Trash controversy: Lumumba seeking court opinion on authority to veto council ‘no’ vote
JACKSON, Miss. (WLBT) - A question answered and then un-answered by a special appointed judge in the mayor’s suit against the Jackson City Council is at the heart of a new lawsuit filed by Mayor Chokwe Antar Lumumba in Hinds County Circuit Court.
Monday, Lumumba filed the suit seeking to find out whether he has the authority to veto a council’s decision to vote down an item.
The mayor also is asking whether a negative vote “constitutes an official action of the council” and “whether a vote to reject a contract submitted by the mayor is an ordinance that has been adopted by the council.”
Lumumba spoke about the suit, as well as Judge Jess Dickinson’s decision to vacate his initial ruling at his weekly press conference on Monday.
He says opponents of the Richard’s contract shouldn’t claim victory just yet.
“His (Dickinson’s) final order merely clarified that he didn’t believe it was his prerogative... to weigh in on that issue because he didn’t believe that issue was before him,” he said. “So, all of the rhetoric to say that his opinion changes things and we won... I don’t know who we are. The only winners and losers in my opinion are the residents of Jackson. And we must be focused on what is in the best interest of the residents of Jackson.”
The suit is the latest wrinkle in the trash controversy that has gone on for months and resulted in multiple lawsuits.
It comes just days after the mayor vetoed the council’s 4-3 vote to reject an emergency one-year waste-hauling contract with Richard’s Disposal and as the New Orleans-based firm continued to pick up trash in the capital city.
Whether the mayor could veto the council’s rejection of the contract has sparked debate among city leaders.
Some council members argue that the mayor can’t veto something that is killed by the council.
Lumumba, though, pointed to a March 31 ruling handed down by Justice Jess Dickinson, a judge appointed by the Mississippi Supreme Court to oversee the case.
The March 31 ruling included a footnote saying the mayor could veto a contract rejected by council members, the council could override the veto and he could file an additional suit.
“The different positions between the parties have resulted in extreme discord between the executive and legislative branches of city government, which necessitates immediate judicial intervention,” attorneys for the mayor wrote.
Lumumba, meanwhile, says that the administration and Richard’s are still operating under the law. The mayor awarded an emergency contract to Richard’s on Feb. 17, the same day he issued an emergency declaration on garbage collections. Richard’s received a notice to proceed on March 8.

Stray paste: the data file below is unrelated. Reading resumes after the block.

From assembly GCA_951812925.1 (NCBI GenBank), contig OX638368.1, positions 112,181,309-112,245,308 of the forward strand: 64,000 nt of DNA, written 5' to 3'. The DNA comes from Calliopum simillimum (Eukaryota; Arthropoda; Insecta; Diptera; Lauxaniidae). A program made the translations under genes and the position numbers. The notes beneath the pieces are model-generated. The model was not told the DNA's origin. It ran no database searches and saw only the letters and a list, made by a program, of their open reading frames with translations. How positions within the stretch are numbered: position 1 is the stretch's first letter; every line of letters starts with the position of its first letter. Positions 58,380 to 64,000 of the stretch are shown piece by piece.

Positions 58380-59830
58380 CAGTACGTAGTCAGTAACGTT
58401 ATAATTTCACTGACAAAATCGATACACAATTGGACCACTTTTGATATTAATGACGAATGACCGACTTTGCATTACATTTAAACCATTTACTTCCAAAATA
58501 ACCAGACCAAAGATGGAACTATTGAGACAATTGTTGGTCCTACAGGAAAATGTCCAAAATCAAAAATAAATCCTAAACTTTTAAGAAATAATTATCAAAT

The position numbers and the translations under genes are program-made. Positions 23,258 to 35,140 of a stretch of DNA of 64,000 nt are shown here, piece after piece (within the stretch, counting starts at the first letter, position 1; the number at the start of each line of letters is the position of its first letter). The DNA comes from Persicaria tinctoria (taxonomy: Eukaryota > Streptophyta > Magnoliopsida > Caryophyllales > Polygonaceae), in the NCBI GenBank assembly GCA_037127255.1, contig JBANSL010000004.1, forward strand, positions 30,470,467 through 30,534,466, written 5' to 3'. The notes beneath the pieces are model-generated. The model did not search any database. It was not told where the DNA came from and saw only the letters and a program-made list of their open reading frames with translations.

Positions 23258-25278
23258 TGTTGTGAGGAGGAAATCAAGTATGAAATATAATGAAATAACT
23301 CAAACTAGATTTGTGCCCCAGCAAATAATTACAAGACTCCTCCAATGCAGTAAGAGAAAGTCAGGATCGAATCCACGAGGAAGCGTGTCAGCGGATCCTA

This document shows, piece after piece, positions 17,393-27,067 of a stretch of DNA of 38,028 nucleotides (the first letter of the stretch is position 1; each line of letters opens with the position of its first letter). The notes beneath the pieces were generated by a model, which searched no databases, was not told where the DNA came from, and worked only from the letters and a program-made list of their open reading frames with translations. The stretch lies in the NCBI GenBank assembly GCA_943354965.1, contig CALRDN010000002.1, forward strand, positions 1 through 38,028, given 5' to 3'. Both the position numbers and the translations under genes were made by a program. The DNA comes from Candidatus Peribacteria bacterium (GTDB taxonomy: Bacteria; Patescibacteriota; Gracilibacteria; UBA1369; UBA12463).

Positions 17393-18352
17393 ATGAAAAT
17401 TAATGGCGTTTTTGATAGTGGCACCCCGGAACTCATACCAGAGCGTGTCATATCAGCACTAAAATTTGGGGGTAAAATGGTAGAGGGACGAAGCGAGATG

Some saw the mayor’s decision to issue the emergency as a way to sidestep the council’s role in awarding contracts. Prior to issuing the state of emergency, the council twice voted down proposals to award Richard’s a six-year hauling agreement, prompting the mayor to issue the declaration.
The council later lifted the emergency declaration and again voted down Richard’s. Those votes, though, were not for six-year agreements, but for a one-year emergency deal with the firm.
Following those votes, Lumumba filed suit in Hinds County Chancery Court seeking clarification on contract law.
Dickinson handed down his ruling last week, saying that the council did have to sign off on contracts for them to be valid.
However, he also included a footnote suggesting Lumumba could use the veto power if the seven-member legislative body voted down his agreement.
The former supreme court justice, though, was never asked questions about veto questions, and in his new ruling, said he should have never offered his insight on the matter.
“I see Judge Dickinson as an academician, Lumumba said Monday. “And simply what that means is he is scholarly as it... pertains to the law. And so he did make reference to the fact that someone could make the argument... (on) what the word ‘adopt’ means. And if someone wants to dispute it, then it is incumbent upon them to seek the proper legal channels in order to do that.”
Footnote aside, Lumumba maintains his decision to veto the council’s Friday vote was legal and that he and Richard’s are operating under the law.
“When it comes to the final decision of the judge, that is in no way contradiction to the action that we took, and we are still operating under the law. In fact, what the judge did prior to his final decision, was merely point to the law, so that we could have clarification as to the veto rights of the mayor.”
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